KNOXVILLE, Tenn. — Tennessee introduced its new athletics director Thursday, welcoming Kansas State’s John Curry home.
Wearing his 1998 National Championship ring, Currie delivered a nostalgic message of unity, hoping to bring together a fractured fanbase and conjure up the lore of old.
The 45-year-old will officially start as the Vols AD on April 1, his birthday.
Here are 10 more notes and nuggets from John Currie’s reception and introductory press conference…
1. Tennessee chancellor Dr. Beverly Davenport interviewed Currie alone in Manhattan, Kansas on Monday. Although she semantically explained that the Turnkey Sports Entertainment search firm recommended Currie, Dr. Davenport didn’t directly answer whether any of the other members of the search committee participated in the final decision.
Sometime Monday afternoon, she pulled out a contract and offered Currie the job, with the new AD saying, “The chancellor pulled out that piece of paper and all that I could think about was Maxim #2, Mr. (Jimmy) Haslem. ‘Play for and make the breaks and when one comes your way score.’ So I pulled out a pen and signed that paper really fast.”
2. Currie comes to Tennessee with a reputation as a high-energy, fast-talker, but he said one of his early goals is to just listen and learn.
“The good Lord gave me two ears, two eyes and one mouth for a reason, and the first thing I’ve got to do is get around and listen. To see and learn and reconnect with folks.”
3. Currie explained that he’s “evolved” since his eight years at Kansas State, taking a valuable lesson from former Tennessee AD Doug Dickey.
“I remember Dickey one time, when I first got here, saying, ‘Now John, the wheels aren’t off this thing. You don’t have to fix everything yet.’ I think as a young person, all of us, we start off thinking we’ve got to solve every problem right now in a certain way. And over time you kind of learn that you sometimes need to sit back a little bit.”
4. Currie said winning championship is “absolutely critical” at Tennessee. “We’ve got a bunch of banners around here,”he said. “We’ve got trophies and like Dickey used to say, you’re either playing for the title or biting on the butt of the guy who is, that’s what Tennessee is about.”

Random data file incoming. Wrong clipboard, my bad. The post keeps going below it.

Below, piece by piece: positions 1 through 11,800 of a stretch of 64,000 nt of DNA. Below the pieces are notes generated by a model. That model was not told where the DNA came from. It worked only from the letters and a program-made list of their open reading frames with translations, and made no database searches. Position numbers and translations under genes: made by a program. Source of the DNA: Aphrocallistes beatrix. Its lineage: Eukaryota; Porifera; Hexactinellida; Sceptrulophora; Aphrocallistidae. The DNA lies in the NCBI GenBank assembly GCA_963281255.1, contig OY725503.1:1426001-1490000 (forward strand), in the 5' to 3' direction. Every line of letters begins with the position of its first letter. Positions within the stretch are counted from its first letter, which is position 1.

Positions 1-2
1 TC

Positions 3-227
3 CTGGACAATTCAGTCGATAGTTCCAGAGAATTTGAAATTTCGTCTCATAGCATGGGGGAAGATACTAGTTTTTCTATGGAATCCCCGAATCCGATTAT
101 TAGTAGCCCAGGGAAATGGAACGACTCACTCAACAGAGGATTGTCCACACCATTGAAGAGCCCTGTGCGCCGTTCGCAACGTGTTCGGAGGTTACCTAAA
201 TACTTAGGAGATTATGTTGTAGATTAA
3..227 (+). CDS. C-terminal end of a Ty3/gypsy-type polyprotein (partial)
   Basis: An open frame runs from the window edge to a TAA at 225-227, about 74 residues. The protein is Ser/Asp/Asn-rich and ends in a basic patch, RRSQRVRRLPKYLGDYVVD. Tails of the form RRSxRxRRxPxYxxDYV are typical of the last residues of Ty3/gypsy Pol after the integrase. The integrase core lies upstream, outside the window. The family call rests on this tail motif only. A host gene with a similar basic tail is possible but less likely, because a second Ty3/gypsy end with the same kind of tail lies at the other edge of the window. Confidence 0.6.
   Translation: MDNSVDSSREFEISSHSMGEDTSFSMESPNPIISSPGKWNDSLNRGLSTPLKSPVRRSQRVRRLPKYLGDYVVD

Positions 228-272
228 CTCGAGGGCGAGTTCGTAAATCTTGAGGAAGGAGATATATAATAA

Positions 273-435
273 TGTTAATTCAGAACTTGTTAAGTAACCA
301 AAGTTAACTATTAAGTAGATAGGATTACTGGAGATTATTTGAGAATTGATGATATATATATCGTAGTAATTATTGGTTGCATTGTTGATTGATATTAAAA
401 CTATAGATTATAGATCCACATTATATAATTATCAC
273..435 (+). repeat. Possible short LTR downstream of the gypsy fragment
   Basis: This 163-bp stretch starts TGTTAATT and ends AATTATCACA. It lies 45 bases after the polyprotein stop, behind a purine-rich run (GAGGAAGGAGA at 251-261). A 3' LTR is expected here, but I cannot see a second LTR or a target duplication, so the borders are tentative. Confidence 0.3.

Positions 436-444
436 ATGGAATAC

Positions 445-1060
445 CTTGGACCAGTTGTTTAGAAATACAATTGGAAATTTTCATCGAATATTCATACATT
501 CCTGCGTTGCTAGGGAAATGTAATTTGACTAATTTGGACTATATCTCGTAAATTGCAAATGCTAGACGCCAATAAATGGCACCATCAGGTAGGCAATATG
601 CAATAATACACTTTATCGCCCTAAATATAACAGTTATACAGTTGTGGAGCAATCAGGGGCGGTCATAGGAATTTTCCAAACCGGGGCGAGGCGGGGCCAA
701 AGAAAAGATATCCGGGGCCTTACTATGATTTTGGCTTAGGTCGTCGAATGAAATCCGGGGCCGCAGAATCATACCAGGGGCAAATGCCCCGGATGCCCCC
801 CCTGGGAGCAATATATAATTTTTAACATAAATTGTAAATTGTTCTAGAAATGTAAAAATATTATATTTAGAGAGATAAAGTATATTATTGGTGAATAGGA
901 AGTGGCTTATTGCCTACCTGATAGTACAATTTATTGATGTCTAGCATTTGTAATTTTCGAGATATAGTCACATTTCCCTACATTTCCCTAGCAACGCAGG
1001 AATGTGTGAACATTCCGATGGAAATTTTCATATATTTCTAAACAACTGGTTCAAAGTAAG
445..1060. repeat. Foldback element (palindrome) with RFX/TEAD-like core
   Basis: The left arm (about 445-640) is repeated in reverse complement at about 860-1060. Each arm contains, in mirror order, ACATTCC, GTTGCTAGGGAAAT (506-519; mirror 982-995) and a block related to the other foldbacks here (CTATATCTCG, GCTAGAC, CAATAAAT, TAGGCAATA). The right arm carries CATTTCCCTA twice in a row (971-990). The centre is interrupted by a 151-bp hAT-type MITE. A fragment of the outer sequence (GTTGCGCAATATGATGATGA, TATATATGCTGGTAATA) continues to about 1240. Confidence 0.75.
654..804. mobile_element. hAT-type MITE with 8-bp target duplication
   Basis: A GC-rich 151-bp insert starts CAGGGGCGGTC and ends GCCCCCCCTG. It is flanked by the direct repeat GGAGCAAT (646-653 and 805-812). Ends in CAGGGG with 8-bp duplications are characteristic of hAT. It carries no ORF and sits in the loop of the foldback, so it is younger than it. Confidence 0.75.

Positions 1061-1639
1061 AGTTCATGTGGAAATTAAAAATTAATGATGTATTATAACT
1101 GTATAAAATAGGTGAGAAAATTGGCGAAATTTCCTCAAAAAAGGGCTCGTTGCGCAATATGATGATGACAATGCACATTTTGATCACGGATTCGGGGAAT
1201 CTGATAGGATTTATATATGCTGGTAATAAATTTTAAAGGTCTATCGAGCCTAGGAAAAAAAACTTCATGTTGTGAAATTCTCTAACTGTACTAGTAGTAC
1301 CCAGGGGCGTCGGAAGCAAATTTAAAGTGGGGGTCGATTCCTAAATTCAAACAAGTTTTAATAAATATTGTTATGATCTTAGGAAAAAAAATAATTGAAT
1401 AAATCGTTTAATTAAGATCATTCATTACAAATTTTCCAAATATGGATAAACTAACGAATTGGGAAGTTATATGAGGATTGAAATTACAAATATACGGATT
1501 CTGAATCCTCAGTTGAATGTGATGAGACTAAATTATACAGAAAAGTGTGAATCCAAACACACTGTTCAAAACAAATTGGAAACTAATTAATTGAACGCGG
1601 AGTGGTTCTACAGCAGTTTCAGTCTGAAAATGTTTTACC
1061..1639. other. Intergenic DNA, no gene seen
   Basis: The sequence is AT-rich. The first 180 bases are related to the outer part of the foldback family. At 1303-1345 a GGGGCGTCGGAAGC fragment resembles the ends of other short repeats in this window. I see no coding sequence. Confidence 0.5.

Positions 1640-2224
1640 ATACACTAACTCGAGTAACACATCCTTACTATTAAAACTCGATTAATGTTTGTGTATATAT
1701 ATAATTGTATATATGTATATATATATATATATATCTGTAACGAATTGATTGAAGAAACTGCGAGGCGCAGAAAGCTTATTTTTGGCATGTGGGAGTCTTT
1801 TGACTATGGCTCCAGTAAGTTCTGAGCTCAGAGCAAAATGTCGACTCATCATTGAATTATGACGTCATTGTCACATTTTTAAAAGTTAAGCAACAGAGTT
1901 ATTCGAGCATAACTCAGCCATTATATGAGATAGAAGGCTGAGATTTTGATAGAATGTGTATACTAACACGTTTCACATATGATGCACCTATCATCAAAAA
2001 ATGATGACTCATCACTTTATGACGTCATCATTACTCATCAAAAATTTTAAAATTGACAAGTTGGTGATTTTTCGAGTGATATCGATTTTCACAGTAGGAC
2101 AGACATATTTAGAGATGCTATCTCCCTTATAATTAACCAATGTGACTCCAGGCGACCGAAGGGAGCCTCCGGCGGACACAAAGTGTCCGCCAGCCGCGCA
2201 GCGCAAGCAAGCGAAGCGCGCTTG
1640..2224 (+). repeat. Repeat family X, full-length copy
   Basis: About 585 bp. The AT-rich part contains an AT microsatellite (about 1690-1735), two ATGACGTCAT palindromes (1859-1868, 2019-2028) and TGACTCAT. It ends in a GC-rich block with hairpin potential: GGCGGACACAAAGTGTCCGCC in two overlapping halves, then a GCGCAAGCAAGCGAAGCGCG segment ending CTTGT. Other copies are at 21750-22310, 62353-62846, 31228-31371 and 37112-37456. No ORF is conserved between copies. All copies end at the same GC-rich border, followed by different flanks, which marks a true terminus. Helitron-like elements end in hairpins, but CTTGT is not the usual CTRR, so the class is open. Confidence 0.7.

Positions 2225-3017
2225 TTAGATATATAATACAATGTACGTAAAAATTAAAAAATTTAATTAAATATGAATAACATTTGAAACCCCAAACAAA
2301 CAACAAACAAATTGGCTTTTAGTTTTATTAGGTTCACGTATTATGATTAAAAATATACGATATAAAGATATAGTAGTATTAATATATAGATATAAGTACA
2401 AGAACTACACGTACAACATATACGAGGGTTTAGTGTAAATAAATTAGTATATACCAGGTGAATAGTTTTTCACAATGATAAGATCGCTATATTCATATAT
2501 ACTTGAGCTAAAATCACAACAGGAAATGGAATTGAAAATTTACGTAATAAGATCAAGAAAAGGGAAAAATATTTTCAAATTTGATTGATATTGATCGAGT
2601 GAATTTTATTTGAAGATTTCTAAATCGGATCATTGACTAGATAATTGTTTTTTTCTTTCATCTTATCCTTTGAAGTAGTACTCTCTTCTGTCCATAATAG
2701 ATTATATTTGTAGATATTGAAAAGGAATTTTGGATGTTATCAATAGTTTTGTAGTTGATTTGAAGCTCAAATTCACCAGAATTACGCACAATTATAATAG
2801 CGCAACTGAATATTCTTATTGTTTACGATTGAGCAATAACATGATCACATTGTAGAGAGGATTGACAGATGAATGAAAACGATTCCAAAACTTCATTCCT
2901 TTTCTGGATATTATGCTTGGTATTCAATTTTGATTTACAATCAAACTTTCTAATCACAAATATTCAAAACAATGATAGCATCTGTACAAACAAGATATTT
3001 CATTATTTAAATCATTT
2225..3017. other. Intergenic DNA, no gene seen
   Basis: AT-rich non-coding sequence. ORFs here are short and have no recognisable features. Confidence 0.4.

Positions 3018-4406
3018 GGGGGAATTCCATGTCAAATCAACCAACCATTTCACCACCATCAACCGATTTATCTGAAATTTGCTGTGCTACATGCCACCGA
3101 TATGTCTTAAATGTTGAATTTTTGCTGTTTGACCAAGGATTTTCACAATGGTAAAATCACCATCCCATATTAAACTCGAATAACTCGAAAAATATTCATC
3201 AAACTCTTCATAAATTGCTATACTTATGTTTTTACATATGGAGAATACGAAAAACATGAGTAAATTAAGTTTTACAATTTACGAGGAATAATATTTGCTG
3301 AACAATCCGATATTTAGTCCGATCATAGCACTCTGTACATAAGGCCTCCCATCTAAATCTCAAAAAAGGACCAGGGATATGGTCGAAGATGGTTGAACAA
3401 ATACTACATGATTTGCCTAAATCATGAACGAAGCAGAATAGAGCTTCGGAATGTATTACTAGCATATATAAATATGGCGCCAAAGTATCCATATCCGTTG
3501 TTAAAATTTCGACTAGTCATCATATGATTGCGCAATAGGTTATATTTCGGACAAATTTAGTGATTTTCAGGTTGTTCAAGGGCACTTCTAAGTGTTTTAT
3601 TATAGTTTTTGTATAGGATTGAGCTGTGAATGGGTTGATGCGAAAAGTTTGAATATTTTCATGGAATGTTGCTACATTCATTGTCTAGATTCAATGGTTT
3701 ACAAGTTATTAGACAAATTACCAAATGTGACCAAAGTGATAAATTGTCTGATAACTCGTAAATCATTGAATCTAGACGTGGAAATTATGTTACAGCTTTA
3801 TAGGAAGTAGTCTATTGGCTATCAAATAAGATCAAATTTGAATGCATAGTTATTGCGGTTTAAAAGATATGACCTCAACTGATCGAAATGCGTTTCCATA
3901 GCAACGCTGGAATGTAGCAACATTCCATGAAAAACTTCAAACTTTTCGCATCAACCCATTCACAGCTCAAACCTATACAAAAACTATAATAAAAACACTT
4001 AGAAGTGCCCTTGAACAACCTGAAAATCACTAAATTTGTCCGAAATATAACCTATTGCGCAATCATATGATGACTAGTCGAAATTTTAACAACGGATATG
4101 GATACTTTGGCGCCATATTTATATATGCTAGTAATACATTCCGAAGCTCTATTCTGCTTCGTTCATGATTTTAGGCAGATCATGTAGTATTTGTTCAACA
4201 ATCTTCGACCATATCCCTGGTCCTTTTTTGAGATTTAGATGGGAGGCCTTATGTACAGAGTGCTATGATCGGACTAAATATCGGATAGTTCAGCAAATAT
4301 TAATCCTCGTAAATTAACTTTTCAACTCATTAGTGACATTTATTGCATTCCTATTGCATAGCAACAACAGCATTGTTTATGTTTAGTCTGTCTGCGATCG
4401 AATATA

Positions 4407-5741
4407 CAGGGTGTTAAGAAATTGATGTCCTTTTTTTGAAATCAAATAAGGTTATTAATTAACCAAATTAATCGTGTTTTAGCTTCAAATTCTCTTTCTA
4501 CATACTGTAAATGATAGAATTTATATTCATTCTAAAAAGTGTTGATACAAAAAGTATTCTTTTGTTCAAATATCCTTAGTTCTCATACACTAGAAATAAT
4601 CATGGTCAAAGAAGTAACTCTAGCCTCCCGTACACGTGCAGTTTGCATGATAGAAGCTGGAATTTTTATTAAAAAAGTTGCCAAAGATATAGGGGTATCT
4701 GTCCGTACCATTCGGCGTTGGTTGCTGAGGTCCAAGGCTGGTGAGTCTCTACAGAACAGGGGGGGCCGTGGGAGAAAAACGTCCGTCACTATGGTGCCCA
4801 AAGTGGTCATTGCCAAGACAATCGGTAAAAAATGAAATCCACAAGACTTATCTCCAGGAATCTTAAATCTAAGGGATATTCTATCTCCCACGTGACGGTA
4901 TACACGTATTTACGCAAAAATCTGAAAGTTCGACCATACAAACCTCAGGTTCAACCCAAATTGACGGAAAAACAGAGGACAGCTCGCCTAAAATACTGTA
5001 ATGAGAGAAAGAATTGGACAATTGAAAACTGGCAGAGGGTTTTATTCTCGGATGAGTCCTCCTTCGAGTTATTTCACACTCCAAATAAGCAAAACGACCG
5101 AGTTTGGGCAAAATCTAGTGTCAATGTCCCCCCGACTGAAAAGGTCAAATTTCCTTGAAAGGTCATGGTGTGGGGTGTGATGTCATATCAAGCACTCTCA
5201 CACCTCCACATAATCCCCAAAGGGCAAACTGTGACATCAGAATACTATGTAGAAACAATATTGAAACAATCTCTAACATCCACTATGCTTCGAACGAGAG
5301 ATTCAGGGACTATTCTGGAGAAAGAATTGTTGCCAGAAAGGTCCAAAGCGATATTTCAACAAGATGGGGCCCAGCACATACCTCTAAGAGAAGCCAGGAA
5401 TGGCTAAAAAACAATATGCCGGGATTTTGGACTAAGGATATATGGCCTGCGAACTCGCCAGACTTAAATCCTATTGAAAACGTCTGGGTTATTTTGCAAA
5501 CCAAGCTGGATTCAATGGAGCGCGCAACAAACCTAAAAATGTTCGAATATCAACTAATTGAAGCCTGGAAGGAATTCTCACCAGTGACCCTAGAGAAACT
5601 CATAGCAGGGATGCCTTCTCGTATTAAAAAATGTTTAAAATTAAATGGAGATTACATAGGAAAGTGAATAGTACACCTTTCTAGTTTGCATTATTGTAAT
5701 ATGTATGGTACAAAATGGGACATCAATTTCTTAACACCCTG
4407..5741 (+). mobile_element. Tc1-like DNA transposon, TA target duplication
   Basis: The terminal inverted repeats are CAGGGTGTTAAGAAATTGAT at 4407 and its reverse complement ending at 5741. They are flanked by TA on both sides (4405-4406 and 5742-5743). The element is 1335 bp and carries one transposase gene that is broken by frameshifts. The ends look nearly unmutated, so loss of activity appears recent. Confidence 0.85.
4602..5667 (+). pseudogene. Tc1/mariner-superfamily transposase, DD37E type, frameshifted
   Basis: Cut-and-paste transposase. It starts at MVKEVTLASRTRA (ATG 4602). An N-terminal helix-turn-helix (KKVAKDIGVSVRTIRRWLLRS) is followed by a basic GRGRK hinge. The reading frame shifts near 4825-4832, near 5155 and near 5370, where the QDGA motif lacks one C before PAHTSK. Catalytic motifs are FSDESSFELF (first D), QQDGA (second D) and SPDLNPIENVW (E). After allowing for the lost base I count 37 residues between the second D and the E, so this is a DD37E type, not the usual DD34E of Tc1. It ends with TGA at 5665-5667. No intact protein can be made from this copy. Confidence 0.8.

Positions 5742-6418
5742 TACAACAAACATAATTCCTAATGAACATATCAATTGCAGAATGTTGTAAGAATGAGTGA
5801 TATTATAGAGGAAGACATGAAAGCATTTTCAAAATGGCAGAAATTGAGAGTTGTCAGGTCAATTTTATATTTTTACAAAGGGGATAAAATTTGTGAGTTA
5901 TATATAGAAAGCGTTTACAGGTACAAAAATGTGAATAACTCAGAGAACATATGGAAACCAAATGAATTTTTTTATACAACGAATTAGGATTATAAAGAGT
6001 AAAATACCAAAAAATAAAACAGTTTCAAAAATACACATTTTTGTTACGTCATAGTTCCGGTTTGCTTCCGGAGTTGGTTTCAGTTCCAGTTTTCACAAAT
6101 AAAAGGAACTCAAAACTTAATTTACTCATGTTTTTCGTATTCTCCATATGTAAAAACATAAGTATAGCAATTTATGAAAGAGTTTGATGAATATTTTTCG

5. Dr. Davenport believes strongly in Currie’s reputation with transparency and academic compliance. Some of her many questions to Currie during the interview process were, ‘How strong are you? How much courage do you have? Do you have a stiff backbone?
6. Currie was asked directly about reinstating the Lady Vols name for the basketball team, but the new AD skirted the question and said he hadn’t contemplated such a move yet.
7. Currie mentioned a lot of names during his reception speech Thursday, even giving a shoutout to Phillip Fulmer, a well-publicized candidate for the AD job. He said Fulmer “gave us the greatest run in the modern era of Tennessee football.”
Oddly, Currie did not acknowledge current Tennessee football coach Butch Jones, who sat in the front row and just two seats away from Peyton Manning. Tennessee’s entire football staff attended the ceremony.
8. Currie detailed the advantages and challenges of returning to a place he has history with. He finds “comfort” in coming home, saying, “I get to come back to a place I’ve already been at.”
But, “that’s an advantage and disadvantage. One of the disadvantages is that when you’re at a place for awhile, you’re part of some decisions and you do hurt some feelings. But there’s also the advantage that you know a lot of folks, too.”
9. Dr. Davenport would not disclose Currie’s contract deals, but said they would be public soon. Former Tennessee AD Dave Hart made more than $800,000.
10. While some don’t consider Currie “a Tennessee guy,” all three of Currie’s children — Jack, Virginia and Mary Dell — were born in Knoxville.
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